Saturday, May 4, 2013
Catholic University Hansen Disease Center
Catholic University Hansen Disease Center has for over 50 years worked quietly in treating and working to achieve dignity for the sufferers of what we use to call leprosy. It is the sole professional research center working since 1956, in the care of those suffering from Hansen's disease. The Peace Weekly wrote of the beginnings of the Cura Association in Korea, with its Hansen clinic and laboratory. The first chairman of the Cura Association was a Maryknoll priest Fr. Joseph Sweeney and at his recommendation in 1961, the door for research on chronic disease began at the medical department of Holy Spirit University that became the Catholic University Medical School.
Fr. Joseph Sweeny after being expelled from China by the Communists came to Korea. He went to Carville Leprosarium in Louisiana to study what was the latest treatment of Hansen's disease patients. He brought back with him the Marianum antigen and a vaccine which he gave free to all those that came to the clinic. DDS was the only medicine used for those suffering from Hansen's disease and with the discovery of the Marianum antigen, which had no side effects, Fr. Sweeny spread its use in Korea.
Fr. Sweeney with a medical team would travel throughout the country helping the sick, and distributing food to the poor. In the year 1968, they treated 18,000 patients in 80 regions of the country. The mobile team would travel with the medical students to the different village headquarters for treatment. The total number of sick was considered to be 200,000.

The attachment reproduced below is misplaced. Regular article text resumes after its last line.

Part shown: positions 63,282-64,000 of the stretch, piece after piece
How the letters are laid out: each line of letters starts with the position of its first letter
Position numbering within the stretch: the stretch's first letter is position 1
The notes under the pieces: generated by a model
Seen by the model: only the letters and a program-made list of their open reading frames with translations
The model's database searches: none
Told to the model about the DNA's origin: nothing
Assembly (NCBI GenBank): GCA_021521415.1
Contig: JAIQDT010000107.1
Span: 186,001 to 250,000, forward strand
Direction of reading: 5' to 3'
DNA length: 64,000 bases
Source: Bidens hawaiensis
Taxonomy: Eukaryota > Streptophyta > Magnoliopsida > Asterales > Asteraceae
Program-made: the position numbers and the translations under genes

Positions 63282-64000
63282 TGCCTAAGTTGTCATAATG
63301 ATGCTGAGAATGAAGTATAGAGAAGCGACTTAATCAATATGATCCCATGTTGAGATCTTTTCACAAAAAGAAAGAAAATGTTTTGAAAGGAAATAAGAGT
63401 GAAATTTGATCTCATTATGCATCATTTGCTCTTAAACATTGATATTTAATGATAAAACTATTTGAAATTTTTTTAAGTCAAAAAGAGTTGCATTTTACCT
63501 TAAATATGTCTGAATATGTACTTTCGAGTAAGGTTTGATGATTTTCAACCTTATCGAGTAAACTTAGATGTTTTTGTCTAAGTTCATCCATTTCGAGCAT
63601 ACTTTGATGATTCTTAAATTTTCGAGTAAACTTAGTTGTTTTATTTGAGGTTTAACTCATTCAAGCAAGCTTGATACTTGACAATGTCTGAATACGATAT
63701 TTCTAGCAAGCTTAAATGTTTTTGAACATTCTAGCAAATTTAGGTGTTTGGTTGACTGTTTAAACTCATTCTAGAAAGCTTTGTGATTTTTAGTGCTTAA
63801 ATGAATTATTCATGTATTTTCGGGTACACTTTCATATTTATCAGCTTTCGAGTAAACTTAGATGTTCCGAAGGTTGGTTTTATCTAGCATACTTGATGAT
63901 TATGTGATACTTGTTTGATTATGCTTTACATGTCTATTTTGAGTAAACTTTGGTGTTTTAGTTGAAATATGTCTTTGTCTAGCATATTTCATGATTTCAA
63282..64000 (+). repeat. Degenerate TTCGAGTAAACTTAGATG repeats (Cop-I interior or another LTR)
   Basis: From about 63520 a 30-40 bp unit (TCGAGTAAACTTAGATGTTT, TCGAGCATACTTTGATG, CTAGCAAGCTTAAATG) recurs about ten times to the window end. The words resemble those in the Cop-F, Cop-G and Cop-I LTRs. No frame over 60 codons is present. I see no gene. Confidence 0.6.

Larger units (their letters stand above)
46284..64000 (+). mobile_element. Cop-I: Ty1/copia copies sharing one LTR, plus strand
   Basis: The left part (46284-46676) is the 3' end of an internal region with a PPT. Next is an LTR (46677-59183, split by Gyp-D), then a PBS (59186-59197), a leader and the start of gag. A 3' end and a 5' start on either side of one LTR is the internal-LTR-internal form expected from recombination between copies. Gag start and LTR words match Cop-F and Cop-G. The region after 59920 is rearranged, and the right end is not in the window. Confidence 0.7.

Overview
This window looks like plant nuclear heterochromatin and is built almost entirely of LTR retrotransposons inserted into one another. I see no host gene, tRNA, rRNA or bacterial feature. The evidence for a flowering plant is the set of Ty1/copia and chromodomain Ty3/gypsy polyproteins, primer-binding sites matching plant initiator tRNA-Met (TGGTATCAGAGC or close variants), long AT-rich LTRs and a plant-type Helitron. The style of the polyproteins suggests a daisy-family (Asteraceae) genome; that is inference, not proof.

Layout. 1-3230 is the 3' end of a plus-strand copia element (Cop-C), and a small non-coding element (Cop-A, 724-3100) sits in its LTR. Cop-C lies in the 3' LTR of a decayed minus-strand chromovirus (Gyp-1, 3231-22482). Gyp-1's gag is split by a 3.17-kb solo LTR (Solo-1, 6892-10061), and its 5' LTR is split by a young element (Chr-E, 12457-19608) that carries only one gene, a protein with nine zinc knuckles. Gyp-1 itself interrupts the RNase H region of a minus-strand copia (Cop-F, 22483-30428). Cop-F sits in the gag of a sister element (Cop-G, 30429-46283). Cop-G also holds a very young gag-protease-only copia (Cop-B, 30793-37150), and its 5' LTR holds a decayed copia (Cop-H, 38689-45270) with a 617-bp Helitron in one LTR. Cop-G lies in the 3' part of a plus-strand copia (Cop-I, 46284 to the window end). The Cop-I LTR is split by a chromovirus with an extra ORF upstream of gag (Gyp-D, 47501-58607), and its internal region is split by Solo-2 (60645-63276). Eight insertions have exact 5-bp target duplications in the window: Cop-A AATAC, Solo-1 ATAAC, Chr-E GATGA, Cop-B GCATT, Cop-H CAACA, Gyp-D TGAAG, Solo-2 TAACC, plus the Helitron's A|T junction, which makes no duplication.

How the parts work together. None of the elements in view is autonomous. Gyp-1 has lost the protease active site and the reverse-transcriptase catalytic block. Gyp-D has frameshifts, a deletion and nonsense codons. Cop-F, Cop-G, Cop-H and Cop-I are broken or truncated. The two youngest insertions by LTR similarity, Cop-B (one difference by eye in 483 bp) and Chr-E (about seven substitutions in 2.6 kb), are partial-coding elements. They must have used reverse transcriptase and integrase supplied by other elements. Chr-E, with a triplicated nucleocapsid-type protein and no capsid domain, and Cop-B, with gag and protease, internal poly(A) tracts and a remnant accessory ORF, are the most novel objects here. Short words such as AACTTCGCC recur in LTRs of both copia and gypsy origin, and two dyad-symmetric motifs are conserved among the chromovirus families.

At the start, it was only concern for the treatment of the sick, but they expanded to helping the sick become independent and to return them to society. Even if the treatment had been successful, and they had recovered, it was almost impossible to send them back into society. Prejudice towards those recovered remained, and they were often greeted with derogatory names and remarks.
In 2005, the research centered received support from the government for a study of the human rights of those with Hansen disease. The chief of the Institute for two terms and nearly 20 years said, distressed: "Those with Hansen's disease live with the shock of wanting to deny their own existence. Even if they have been cured, they can't return to their old jobs, they can't become independent. How can we say they are cured?"
Furthermore: "In over 40 medical schools the Catholic Medical School is the only one studying Hansen's Disease. It is because of the Catholic desire to have them live as our neighbors." There are 13 working on the research team, and an outpatient clinic goes out once a week for treatment and education.
On the 50th anniversary of the start of the Institute, they had a meeting of those studying the disease in Asia to explain what they have learned over the last 50 years on the treatment and their educational programs. As they look forward to the future, they hope to be a help to those throughout the world who are recovering from the disease by providing funds and relief services as they continue to work to increase their acceptance in society. There are now about 12,000 recovered Hansen disease patients who are old and have difficulty in rehabilitating.